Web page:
I have moved all my stuff out of the bedroom and back into E's room, so I have no excuse not to get working.
Somehow I managed to get through my shopping spree with money left in my pocket- my budget was $100- although I came home with more than I could carry into the house in one trip! Who would have thought that when my daughter went off to college, she would end up taking a class with someone who does work this beautiful and close to doll-making. Written by Christopher Morley’s daughter Louise before her death in 2012, and brought out between covers now by her children, to the benefit of we who care about the founder of The Baker Street Irregulars! Alfred Street by McLauchlin, three years later (Detroit: Conjure House, 1946), does get very specific about Sherlock Holmes in one chapter. Few works in our literature capture as this book does the time and ethos of the early Irregulars as they first encountered, and learned to not only love, but study, the Sherlock Holmes stories.
Inspired by the work of Jon Lellenberg (the BSI’s Thucydides), Music has just brought forth his From the Lower Vault, which draws upon the Donovan file and Harris’s papers and reminiscences to give us a sense of how a Sherlockian society comes into being, and displays the sparkling wit of Russ McLauchlin and Bob Harris in its pages, where all of McLauchlin’s high-spirited periodic dispatches to the membership (his Encyclical Letters) are reproduced. Now Lellenberg, having written an entertaining spy novel about the Baker Street Irregulars, takes a new approach (at least for this reader) by producing a “companion volume” to Baker Street Irregular, addressing the background of the events and personalities in the original story with commentary and notes, both personal and objective. The affairs of the Three-Hours-for-Lunch Club and the Hoboken Theatrical Company were inextricably commingled, and the two organizations shared the Foundry between them. It is a distinct pleasure, particularly in these dumbed-down days, to encounter a solid work of old-fashioned, literate, witty disputation in the Canon; or rather, to honor Sauvage’s insistence, the Conan.

The next morning, before I left for work, our potential renter stopped by to look at the house. We had a total of six days to get moved out while also getting our rental house ready for our renter.
The Waldorf-Astoria gets two pages, but many New York hotels, and their bars and restaurants which were vital to the city’s life, get unaccountably short shrift. Of course, there is no overlooking the fact that the author left this book unfinished at his death twenty-two years ago, so that, rather like the appearance of the Hound in its own day, it is of necessity a retrospective work rather than a harbinger of restored better times. Mesdames McKuras and Vizoskie are to be congratulated heartedly for their excellent work of investigation, reconstruction, editing, and annotating. The only area approaching this minor art form is his distaste for those aspects of American punctuation that put terminal punctuation inside closing quotation marks; then again, the editors did not permit this to survive their work, so the minor issue is moot in this publication. They demonstrate the state of mind of a youngish Starrett trying to work from his reporter’s notebooks, showing his growth toward writing his biography.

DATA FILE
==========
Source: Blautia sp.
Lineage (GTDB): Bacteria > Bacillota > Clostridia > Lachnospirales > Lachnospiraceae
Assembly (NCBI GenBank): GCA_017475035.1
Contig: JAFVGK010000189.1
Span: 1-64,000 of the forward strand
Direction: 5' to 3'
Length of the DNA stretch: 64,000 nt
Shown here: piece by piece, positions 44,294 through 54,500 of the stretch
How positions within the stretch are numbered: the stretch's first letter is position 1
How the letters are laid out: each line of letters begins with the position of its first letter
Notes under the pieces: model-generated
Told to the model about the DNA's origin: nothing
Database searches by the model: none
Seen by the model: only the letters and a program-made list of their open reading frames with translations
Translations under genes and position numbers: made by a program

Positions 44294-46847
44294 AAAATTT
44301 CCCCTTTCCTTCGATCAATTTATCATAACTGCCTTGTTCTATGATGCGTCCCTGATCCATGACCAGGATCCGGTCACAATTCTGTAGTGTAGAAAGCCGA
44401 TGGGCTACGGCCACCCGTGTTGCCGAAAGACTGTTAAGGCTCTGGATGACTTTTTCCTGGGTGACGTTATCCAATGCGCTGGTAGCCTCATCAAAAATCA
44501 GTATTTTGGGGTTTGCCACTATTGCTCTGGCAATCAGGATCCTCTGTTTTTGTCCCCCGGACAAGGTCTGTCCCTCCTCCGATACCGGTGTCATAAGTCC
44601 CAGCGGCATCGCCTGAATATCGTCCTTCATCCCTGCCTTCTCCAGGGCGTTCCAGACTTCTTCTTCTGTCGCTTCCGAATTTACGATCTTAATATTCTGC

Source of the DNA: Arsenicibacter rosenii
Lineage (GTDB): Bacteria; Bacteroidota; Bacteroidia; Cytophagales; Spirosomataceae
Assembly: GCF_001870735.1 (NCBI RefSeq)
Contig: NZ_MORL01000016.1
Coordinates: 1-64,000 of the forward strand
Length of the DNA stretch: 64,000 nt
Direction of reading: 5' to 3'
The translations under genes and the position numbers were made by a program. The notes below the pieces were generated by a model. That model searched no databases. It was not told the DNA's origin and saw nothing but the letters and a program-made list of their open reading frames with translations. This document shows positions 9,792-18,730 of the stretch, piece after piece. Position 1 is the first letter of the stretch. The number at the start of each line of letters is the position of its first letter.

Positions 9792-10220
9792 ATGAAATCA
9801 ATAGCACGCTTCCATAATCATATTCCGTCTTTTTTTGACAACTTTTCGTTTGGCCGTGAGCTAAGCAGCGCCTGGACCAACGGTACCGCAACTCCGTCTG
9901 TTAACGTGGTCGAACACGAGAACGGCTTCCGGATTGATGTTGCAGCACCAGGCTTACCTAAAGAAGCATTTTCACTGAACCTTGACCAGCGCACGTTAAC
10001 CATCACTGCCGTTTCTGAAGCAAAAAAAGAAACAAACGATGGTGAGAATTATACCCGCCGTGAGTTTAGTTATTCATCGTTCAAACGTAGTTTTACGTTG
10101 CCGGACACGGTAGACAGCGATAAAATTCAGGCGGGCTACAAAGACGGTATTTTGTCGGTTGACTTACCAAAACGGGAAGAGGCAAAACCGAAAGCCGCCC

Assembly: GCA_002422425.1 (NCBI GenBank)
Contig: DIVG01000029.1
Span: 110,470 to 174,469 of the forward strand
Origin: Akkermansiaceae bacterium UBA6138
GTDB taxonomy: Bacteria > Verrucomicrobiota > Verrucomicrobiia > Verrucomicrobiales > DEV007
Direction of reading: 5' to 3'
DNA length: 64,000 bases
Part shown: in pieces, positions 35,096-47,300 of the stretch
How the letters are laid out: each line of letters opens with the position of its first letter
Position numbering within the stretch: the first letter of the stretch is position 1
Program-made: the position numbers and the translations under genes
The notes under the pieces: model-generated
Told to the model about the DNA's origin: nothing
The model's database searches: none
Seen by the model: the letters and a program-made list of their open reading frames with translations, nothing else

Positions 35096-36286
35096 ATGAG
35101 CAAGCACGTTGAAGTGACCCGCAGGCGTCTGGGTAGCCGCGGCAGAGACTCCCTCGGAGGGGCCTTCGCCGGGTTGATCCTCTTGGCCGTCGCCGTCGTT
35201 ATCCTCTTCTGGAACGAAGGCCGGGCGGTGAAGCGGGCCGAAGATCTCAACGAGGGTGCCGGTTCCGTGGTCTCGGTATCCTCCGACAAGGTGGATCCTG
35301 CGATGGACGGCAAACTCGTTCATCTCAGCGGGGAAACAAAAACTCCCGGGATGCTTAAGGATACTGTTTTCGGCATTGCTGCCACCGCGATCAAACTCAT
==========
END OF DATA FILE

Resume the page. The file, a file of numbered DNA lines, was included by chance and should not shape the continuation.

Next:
His vignettes are based a good deal on pre-war travel of his, from his home state’s and Canada’s lake districts and wildernesses to sites in Europe, not only ones like London and Paris, but obscure ones as well both then and now. I was one of his beneficiaries in both ways, but it was his time and knowledge I appreciated most, working with him on his superlative contributions to Baker Street Miscellanea when I was one of its editors, and on an essay by him for my 1987 book The Quest for Sir Arthur Conan Doyle. Rufus Tucker (“The Greek Interpreter,” 1944), an economist who lived close by but worked in Manhattan at General Motors Overseas with Edgar W.

The Algonquin, despite manifold literary and theatrical associations, gets not a single word.
Although I ended up working on some of his Baker Street Journal contributions, first in the years I helped Julian Wolff at Julian’s dining-room table and later as the Journal’s publisher, I really knew Leo through Julian. But the answer’s in the reading of it: it was written and published for civilized men and women waiting and working for that war to end, with democracy victorious. Sonia also does an excellent job on Bliss as a collector, and how he made his collection work for him, and thereby for the rest of us as well. He was the first author professionally assigned to me when I started work at Doubleday’s, in 1913. You are now, yourself, at liberty to write that paper on the Scandal, and I shall look forward to it. Christopher Morley, who modestly describes himself as steward in perpetuum to the Three Hours for Lunch Club, but is really the whole works.

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